Psalm 22. February 28th 2021, Second Sunday of lent.

Psalm 22. February 28th 2021, Second Sunday of lent.

Psalm 22, Second Sunday of Lent, Sunday 28th February 2021.

Main passage: Psalm 22:22-31

Also Romans 4:13-end.

Psalm 22 – Psalms series
It’s my privilege to bring the message from Scripture today. I want to thank Reverend Grant for the invitation to share this morning.

Opening Prayer

Have you ever been on a roller coaster? I love them. They are scary and exhilarating at the same time. Here in the Netherlands I’ve been on most of the roller coaster rides at Wallabi Word and Efteling – I love the speed, the ups and plunging downs, the wild corners and the buzz it leaves you with at the end.

Today we continue our series on the psalms and prayer with a look at Psalm 22 which has been described as a roller coaster psalm – highs and lows and unexpected twists and turns.

Our Psalm reading today is from the second part of Psalm 22 – it is a beautiful expression of praise and worship to the Lord God Almighty.
What reasons are given for worship?
• V 24 – God is not one who ignores the suffering or hides from the afflicted
• V 26 – God is the one who cares and provides for the poor
• V 27 – God is the one who is Lord over all the nations of the earth
• V 31 – God is the one who has the final victory – the psalmist proclaims triumphantly at the end of the psalm: He has done it!!

These are bold statements that God is Lord over all creation, over Israel, and over all the nations and is worthy of all praise and worship. These declarations sound as though they are coming from someone who is experiencing the full blessing of God and has complete trust and confidence in God.

Yet when we look at the beginning of Psalm 22 we see it starts with deep lament expressing significant suffering and distress.

How can a psalm that starts with an expression of absolute abandonment by God end with worship of God and God’s Lordship? I think a part of the key to understanding this psalm’s move from despair to praise, is to read it as a dialogue of prayer with God, a journey of faith.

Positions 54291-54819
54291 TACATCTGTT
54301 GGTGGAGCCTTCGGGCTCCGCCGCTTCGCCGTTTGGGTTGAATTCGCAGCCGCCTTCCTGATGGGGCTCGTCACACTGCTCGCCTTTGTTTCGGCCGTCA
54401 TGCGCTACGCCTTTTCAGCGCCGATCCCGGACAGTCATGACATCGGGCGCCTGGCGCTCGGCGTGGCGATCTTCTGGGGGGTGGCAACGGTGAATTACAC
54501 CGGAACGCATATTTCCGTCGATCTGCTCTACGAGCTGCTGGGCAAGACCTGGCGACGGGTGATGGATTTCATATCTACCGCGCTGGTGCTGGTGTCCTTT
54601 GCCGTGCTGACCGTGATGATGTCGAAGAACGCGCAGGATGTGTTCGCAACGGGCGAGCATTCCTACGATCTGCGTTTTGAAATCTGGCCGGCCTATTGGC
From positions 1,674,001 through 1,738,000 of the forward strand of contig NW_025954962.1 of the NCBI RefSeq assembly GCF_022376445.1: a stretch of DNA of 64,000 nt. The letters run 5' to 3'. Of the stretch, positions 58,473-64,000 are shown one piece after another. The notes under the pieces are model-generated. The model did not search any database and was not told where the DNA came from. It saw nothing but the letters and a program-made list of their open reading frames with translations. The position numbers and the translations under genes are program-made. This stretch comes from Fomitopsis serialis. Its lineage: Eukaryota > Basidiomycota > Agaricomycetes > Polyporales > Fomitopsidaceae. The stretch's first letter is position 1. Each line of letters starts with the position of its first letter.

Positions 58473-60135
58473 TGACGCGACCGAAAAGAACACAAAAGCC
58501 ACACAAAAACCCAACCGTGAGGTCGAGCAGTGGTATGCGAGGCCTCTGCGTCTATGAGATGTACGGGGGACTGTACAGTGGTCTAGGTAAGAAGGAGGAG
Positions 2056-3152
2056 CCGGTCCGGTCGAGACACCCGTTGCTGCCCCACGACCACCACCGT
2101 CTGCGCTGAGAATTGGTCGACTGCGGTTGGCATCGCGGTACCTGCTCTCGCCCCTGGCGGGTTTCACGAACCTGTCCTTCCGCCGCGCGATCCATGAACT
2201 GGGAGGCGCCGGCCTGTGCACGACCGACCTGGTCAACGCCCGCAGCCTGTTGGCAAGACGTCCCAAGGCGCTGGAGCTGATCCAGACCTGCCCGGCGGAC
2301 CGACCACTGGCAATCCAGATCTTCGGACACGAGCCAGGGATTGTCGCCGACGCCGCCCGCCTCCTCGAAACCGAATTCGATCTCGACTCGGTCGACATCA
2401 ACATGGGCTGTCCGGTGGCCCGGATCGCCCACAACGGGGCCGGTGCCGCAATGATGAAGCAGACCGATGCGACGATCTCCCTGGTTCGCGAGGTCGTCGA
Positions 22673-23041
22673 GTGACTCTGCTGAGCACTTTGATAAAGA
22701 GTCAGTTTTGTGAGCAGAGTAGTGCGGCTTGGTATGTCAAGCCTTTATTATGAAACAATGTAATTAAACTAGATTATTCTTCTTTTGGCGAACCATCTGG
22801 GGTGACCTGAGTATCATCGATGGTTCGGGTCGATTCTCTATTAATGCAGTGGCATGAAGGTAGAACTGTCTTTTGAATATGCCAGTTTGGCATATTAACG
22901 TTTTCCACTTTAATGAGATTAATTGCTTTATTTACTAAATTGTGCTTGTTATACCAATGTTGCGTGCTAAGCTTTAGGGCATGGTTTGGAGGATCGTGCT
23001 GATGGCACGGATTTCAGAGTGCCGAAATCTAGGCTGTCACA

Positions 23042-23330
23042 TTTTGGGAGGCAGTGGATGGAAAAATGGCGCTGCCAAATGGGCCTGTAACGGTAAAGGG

This roller coaster psalm starts with a deep plunge downwards opening with: My God, my God, why have you forsaken me?

You understand immediately that they are deeply distressed. This cry of distress and abandonment is repeated by Jesus as he hung on the Cross suffering intensely for our sake.

I confess there have been times in my life when I have prayed similar words. I imagine there are some of you who have also uttered similar words. Suffering is real, pain is real, feeling abandoned by God is real and its okay to express this to God.

Then in verse 3 of the psalm the first twist in the roller coaster happens and a counter prayer is uttered: Yet you are enthroned as the Holy One… In you our ancestors put their trust.

The psalmist reflects on God’s faithfulness in the past as a means to encourage trust in God in the present. Remembering in the Old Testament is usually meant to encourage faithfulness and motivate trust.

Tanya Marlow, a woman who has endured years of physical illness writes this:
Trusting means looking to God, relying on him and his goodness, even when the situation is not as we hoped or wanted. Trusting means loving him and rejoicing in him, even when we don’t understand…. Trusting means hanging on when God is silent.